Okay, that's not entirely true; I've dealt with occasional lost or scratched discs, and when I first joined the service and there wasn't a shipping warehouse in Vegas, sometimes discs would take up to a week to arrive. But in general I've been very happy with Netflix for many years, until they announced today that they'd be doing away with their Profiles feature (here's the info at Hacking Netflix). According to the Netflix reps, this is a feature that very few people use and that apparently bogs down their system when they do upgrades, so obviously eliminating it will save them some money. But I sure hope it's a lot of money, since they are making some very vocal customers very angry (the commenters at Hacking Netflix are pissed).
I personally have two queues now, one for movies and one for TV shows. This is convenient for a very simple reason - when I send back a movie, I get another movie; when I send back a TV disc, I get the next disc in that series. Otherwise I would either end up with a bunch of TV series discs and no movies, or be stuck constantly juggling my queue to put the right thing at the top (which is what I will apparently have to do now). This is an incredibly useful feature that I have been very pleased with. Unlike some people, I don't think I'd consider downgrading or cancelling my subscription because of this decision, especially since other services like Blockbuster or GreenCine don't have the Profiles feature anyway. And a lot of things that people are complaining about don't apply to me: I don't have separate queues for family members or roommates, I don't have any ratings or reviews on my secondary queue that will be lost, and I haven't already hit the 500-title limit on my main queue, so I'll be able to add in all the stuff from the secondary one.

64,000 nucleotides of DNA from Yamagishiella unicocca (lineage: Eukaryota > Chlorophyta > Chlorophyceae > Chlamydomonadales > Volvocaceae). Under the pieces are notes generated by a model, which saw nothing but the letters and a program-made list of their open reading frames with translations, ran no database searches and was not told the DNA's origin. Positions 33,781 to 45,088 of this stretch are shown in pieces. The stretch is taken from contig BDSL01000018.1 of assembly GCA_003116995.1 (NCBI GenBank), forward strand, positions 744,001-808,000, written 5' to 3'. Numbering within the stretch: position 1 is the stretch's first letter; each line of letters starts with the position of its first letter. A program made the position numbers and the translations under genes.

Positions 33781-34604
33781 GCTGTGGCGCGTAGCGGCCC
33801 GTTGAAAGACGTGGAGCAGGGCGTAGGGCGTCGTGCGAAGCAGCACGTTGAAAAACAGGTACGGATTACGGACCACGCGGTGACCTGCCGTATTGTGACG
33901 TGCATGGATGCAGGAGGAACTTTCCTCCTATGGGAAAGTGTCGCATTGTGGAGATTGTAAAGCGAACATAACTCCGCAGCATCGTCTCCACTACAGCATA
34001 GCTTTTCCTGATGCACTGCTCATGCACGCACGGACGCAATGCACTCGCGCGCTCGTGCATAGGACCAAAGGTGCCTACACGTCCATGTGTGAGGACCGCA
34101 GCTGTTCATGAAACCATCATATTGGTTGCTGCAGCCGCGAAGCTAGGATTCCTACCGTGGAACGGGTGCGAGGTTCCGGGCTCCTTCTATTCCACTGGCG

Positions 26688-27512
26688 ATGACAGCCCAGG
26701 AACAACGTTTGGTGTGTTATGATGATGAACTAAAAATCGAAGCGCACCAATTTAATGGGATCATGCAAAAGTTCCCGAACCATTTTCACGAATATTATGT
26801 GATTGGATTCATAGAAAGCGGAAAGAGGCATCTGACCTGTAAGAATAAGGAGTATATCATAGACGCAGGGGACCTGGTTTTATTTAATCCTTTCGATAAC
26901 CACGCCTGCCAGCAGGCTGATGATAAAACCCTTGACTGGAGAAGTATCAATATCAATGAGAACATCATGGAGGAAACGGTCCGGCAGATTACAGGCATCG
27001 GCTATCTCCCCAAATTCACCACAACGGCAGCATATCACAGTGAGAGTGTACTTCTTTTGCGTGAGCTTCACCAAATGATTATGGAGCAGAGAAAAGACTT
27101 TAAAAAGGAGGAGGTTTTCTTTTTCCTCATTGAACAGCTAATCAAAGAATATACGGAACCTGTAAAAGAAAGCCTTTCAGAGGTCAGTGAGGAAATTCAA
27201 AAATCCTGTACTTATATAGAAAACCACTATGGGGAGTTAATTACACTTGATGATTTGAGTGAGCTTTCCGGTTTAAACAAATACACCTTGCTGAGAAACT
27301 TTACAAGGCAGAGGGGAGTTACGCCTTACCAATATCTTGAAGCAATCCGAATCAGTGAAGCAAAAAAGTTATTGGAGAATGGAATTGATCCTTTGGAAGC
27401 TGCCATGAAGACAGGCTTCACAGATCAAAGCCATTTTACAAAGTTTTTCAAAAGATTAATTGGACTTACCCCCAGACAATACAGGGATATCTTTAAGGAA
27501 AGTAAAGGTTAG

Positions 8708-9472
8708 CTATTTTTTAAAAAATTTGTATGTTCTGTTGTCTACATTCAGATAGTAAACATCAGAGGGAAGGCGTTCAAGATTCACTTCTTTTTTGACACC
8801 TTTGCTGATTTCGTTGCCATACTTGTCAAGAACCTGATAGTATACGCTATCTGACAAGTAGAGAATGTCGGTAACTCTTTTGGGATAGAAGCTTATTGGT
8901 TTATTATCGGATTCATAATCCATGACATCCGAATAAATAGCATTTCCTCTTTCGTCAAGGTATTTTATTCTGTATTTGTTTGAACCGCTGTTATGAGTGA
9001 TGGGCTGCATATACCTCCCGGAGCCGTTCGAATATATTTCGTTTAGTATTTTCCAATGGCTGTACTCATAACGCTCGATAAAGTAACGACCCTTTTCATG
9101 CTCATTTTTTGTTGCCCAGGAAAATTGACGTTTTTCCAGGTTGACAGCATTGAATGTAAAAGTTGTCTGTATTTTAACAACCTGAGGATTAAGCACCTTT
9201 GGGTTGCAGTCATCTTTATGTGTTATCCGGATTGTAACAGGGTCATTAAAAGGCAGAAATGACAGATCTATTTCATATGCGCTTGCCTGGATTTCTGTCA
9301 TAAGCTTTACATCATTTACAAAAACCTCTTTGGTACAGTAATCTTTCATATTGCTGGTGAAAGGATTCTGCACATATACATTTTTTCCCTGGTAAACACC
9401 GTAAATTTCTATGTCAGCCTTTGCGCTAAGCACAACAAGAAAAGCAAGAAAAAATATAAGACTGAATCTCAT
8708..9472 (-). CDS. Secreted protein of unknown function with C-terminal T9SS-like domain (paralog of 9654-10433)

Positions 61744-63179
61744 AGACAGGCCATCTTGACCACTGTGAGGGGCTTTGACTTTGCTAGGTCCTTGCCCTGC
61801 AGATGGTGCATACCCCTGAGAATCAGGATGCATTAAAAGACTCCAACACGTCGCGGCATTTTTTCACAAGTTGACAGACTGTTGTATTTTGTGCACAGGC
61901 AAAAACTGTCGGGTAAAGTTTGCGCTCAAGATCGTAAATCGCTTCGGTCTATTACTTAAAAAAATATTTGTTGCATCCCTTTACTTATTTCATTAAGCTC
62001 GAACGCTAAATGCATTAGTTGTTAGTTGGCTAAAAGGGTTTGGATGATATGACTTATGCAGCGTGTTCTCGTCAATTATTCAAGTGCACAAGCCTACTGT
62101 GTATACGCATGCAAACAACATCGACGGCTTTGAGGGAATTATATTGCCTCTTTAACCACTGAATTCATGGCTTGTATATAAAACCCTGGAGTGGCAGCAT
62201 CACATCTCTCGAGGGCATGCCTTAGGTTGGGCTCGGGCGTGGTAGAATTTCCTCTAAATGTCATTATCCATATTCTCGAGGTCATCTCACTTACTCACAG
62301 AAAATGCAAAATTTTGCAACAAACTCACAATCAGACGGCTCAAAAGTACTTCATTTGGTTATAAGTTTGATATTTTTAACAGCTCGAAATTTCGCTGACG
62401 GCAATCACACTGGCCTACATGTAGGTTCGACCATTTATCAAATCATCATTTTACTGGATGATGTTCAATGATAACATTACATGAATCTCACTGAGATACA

But this is still a huge pain, and Netflix seems to have handled the announcement horribly, offering vague promises of "improvements" in service but not saying what they may be, and not allowing users any convenience in transferring their movies either to their main queue or to a new account (they actually suggest printing out your queue, perhaps the most low-tech solution possible). Already many people suspect that this is a way to force people to pay for multiple accounts; even if that isn't the case, that's the impression that the company has created. For anyone who didn't use the Profiles service, its existence or nonexistence is irrelevant, but for the people who did it represents a huge inconvenience and, even worse, a sense that Netflix doesn't care about its customers. One of the company's main selling points versus Blockbuster has always been its customer-friendliness, and it loses big points in that area with this decision.